Ask the Holy Spirit to make connections for you, to form a prayer in you.

Listen. If you find that your mind has wandered, take a moment to offer that stray thought to the Lord, and then settle back into a listening posture.

Give yourself some time to ponder the experience. Give yourself at least 24 hours. Then consider these questions:

Was this a new experience for you?

Did you notice any resistance to the exercise? Where do you think that came from?

In what ways were you called?

Can you use this technique of noticing what draws your attention, asking the Holy Spirit what He might have for you, in another context during your day?

Once you start to practice noticing and listening, it will become a habit. It will become a way of "praying without ceasing."

All That is Unseen

God puts beauty in places where no eye will see it, where no one will applaud it. Why does He make the depths of the sea beautiful? Why does He make the outer reaches of space beautiful? Because He can. Because He makes beauty for the sake of beauty and it gives Him pleasure. Because He is God.

One of the projects I did for Cedar Mill Bible Church this summer was their stage set to accompany their sermon series on the life of Abraham. I wanted to emphasize the section where God tells Abraham to look at the stars and to try to number them. Those stars would be his descendants. That was us. He saw us up there. Hubble telescope pictures are free images in the public domain. This one is called "The Birth of a Star:"

 

There is almost an innerspace quality to it. I can imagine that it is my birth picture, the gathering together of my soul that it might be placed into the body God knit together for me. David Hooten, artist-printer extraordinaire, helped me to fill the 40 foot stage with this image.

There are people who spend a lot of life bringing light into dark places. They share food and resources, they rescue hostages, they dare to go into the covered, the hidden.  But even in those places where no eye is meant to truly see, even there, they will tell you, there are embers of the beautiful.

Treasure Hunting

My dear friend, Lydia Budai, is a gifted photographer. She makes her living capturing beauty in the world. Lydia also uses her camera to worship God. Many years ago she introduced me to contemplative photography. She describes it as hunting for treasure. She takes her camera and goes out into the world with her eyes wide open, looking for God. This is her prayer time. She isn't seeking a perfect photo during these excursions, she is seeking God.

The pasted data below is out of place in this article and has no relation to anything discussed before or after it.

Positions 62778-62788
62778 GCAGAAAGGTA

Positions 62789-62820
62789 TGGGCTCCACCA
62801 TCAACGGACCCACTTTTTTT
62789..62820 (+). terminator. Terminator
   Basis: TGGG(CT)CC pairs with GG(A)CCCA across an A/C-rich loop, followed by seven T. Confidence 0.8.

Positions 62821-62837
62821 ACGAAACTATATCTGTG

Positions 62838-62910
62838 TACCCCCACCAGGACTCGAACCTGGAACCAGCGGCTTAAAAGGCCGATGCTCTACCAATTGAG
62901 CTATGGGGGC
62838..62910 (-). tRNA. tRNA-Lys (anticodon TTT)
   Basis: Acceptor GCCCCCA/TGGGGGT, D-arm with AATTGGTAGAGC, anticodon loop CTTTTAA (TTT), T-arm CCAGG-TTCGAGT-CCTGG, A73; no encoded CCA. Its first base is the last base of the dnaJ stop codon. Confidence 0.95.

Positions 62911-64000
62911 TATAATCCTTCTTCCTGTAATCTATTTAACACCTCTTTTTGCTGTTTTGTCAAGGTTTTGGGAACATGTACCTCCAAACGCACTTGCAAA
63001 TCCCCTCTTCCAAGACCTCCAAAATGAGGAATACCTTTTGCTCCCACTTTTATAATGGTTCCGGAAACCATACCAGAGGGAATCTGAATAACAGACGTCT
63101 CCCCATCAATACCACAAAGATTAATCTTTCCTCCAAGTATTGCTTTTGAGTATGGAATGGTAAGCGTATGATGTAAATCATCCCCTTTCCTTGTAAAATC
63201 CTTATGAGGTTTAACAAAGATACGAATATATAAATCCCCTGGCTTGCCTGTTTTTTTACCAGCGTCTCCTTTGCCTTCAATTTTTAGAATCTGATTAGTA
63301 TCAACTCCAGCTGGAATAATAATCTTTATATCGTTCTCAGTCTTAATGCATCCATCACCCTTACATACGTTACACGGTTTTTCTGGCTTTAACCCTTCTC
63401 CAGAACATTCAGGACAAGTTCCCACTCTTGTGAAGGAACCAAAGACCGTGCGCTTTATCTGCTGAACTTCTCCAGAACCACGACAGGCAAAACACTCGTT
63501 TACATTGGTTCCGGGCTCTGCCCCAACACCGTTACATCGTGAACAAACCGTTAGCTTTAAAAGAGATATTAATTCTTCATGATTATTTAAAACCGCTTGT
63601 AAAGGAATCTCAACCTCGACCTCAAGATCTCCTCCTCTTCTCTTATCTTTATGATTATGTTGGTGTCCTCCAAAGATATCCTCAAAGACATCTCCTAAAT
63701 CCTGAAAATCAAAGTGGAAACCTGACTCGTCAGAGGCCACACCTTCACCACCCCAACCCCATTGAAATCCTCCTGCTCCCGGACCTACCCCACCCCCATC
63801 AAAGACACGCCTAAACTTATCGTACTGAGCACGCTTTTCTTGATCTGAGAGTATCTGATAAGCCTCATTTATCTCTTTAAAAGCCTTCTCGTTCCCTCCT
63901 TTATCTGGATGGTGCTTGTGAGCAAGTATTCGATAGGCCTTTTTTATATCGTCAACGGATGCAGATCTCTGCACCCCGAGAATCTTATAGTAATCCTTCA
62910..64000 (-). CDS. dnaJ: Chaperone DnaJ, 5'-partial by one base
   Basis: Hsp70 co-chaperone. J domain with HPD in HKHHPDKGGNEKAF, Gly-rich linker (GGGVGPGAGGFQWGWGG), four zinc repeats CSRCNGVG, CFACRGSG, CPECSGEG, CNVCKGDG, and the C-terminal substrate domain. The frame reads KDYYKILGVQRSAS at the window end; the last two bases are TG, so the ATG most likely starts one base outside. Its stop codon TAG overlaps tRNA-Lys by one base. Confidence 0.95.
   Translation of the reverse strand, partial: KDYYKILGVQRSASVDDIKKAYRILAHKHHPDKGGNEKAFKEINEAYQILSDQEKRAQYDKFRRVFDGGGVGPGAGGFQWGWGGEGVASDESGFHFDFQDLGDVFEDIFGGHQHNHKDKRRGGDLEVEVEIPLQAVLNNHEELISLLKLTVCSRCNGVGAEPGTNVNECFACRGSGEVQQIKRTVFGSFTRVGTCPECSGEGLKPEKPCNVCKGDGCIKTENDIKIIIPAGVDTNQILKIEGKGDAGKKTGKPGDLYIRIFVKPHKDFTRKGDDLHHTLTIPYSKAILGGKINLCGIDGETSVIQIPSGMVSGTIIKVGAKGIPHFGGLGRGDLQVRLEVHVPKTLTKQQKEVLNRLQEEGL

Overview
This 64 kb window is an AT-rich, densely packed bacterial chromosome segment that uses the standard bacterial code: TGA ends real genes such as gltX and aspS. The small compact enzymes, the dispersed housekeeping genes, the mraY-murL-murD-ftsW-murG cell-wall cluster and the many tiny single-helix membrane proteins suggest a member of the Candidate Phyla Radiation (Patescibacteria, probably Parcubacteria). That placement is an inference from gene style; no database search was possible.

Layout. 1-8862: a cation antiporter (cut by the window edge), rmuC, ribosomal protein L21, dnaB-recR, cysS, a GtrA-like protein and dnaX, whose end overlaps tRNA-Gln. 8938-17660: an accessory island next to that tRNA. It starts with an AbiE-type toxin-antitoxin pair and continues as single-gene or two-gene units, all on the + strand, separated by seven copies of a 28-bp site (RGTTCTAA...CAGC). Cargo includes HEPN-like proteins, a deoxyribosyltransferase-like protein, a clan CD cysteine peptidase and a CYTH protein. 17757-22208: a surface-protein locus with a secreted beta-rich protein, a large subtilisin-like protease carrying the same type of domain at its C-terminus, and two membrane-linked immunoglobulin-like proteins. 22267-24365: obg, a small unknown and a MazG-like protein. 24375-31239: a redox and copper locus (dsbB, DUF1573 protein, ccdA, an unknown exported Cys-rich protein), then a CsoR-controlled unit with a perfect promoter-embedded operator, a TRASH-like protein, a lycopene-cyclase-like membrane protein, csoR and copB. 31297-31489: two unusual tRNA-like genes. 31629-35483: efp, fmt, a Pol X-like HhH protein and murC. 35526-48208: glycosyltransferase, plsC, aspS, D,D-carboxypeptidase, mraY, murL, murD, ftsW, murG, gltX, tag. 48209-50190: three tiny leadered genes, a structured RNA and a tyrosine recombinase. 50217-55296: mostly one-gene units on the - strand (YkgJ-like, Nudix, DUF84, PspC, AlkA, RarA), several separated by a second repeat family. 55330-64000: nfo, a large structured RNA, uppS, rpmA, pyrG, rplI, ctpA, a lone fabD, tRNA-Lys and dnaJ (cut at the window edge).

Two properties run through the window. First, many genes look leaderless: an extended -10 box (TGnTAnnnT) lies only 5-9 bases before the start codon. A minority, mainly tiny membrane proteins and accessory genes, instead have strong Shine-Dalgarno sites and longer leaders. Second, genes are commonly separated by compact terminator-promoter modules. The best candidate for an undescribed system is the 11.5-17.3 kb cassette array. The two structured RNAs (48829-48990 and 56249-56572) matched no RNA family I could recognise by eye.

I asked her to put together a presentation for one of my classes. For this video she married some of her contemplative photos with a journal entry.

I am surrounded by the sacred. Sometimes a viewfinder can help me find it, can help me to sharpen my focus so that I can see it. 

Learning to Listen

One of the reasons I value art for worship is because it helps me to clear a wordless space to listen for His voice. Wordlessness is difficult for me. Henri Nouwen says that sometimes attempting to pray in silence, his mind becomes filled with a banana tree of hungry monkeys! That metaphor always makes me smile because I can relate. Using art has been a productive way to begin to train and discipline my mind so that prayer can be a conversation rather than a monologue, or an exercise in list-making (all things I have been prone to do).

My friend, Jo Reimer,  a brilliant collage artist, has a series that I want to share with you. She has given me permission to use her work in this way. Today we are going to practice using art to worship. The series is titled Sermon Notes, a collection of 51 pieces, that can be found here.

When I use art for worship I tend to go through these stages: I notice that I am drawn to a particular piece; I prayerfully consider the elements that drew me in; I listen for what the Holy Spirit has for me; I spend time in silence with Him.  Here is an example from my prayer notebook of how I used Jo’s  piece entitled “Truthful.”

 
 "Truthful" from Jo Reimer's Sermon Notes series.

"Truthful" from Jo Reimer's Sermon Notes series.

 

 I am drawn—The colors in this are provocative. Blue and orange, peace and boldness, are side-by-side. I am attracted by the word—TRUTHFUL. How perfect! Truth is provocative. There is an element of peace and an element of boldness to it.

 I come—When I think about “truth” I am filled with feelings of safety and peace. Lord, I thank you that I can trust You. That You speak the Truth—that you are Truth. In You there is no guile, no deceit. No room for lies. I can rest safely in You, and I praise You for that. I DO trust You. I want to worship You in spirit and in Truth. Lord, what am I withholding from You? Am I being truthful before You? Am I coming to You pretending to be something I am not? Truth isn’t all safety and peace, is it? It is provocative and confrontational. Here I am—examine me.

 I listen—At this point I put down the pen and listened. At first there was only silence, but soon the Lord brought to my mind several fears that I needed to release to Him. I attempted to obey and entrust my fears to Him. I then remained quietly present in the moment. Heart speaking to heart.


If you would like to use Jo's work as a starting point for worship, choose a time and place free of distractions. It can be helpful to some people to journal during this exercise. If you are one of these people, be ready with paper and pen (but also be willing to put your pen down when needed). Click here to go to Jo Reimer's flicker page. Scroll through her various pieces and notice which one you are drawn to. Click on it to enlarge and then prayerfully consider the piece. Use the following questions as a guide as long as they serve you:

Why am I drawn to this piece?

Consider/journal what it is about this work that draws you to it at this moment.

Come to it. Ask the Holy Spirit to make connections for you, to form a prayer in you.

Listen/Commune. If you find that your mind has wandered, take a moment to offer that stray thought to the Lord, and then settle back into a listening posture.


Give yourself some time to ponder the experience. Give yourself at least 24 hours. Then consider these questions:

Was this a new experience for you?

Did you notice any resistance to the exercise? Where do you think that came from?

In what ways were you called?

Can you use this technique of noticing what draws your attention, asking the Holy Spirit what He might have for you, in another context during your day?

Once you start to practice noticing and listening, it will become a habit. It will become the beginning of "praying without ceasing."